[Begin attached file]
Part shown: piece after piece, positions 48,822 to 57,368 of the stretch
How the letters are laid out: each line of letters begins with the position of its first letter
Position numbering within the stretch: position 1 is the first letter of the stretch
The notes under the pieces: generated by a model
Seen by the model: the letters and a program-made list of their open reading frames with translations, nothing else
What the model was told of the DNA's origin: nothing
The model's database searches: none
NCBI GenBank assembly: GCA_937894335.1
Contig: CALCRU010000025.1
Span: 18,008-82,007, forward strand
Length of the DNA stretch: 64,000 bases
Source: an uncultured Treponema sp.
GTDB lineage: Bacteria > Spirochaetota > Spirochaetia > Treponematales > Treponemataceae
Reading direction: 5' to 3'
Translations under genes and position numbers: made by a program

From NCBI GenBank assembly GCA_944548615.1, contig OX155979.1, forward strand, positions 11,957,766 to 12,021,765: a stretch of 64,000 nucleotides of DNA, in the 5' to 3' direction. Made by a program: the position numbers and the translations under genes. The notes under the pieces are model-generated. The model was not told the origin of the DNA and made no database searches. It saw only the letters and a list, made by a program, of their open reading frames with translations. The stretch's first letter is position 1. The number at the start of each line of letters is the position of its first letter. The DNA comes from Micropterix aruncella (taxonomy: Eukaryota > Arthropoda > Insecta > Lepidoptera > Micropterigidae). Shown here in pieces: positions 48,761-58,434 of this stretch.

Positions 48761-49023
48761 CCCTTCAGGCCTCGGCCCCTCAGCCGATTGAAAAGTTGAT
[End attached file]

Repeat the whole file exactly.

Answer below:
Part shown: piece after piece, positions 48,822 to 57,368 of the stretch
How the letters are laid out: each line of letters begins with the position of its first letter
Position numbering within the stretch: position 1 is the first letter of the stretch
The notes under the pieces: generated by a model
Seen by the model: the letters and a program-made list of their open reading frames with translations, nothing else
What the model was told of the DNA's origin: nothing
The model's database searches: none
NCBI GenBank assembly: GCA_937894335.1
Contig: CALCRU010000025.1
Span: 18,008-82,007, forward strand
Length of the DNA stretch: 64,000 bases
Source: an uncultured Treponema sp.
GTDB lineage: Bacteria > Spirochaetota > Spirochaetia > Treponematales > Treponemataceae
Reading direction: 5' to 3'
Translations under genes and position numbers: made by a program

From NCBI GenBank assembly GCA_944548615.1, contig OX155979.1, forward strand, positions 11,957,766 to 12,021,765: a stretch of 64,000 nucleotides of DNA, in the 5' to 3' direction. Made by a program: the position numbers and the translations under genes. The notes under the pieces are model-generated. The model was not told the origin of the DNA and made no database searches. It saw only the letters and a list, made by a program, of their open reading frames with translations. The stretch's first letter is position 1. The number at the start of each line of letters is the position of its first letter. The DNA comes from Micropterix aruncella (taxonomy: Eukaryota > Arthropoda > Insecta > Lepidoptera > Micropterigidae). Shown here in pieces: positions 48,761-58,434 of this stretch.

Positions 48761-49023
48761 CCCTTCAGGCCTCGGCCCCTCAGCCGATTGAAAAGTTGAT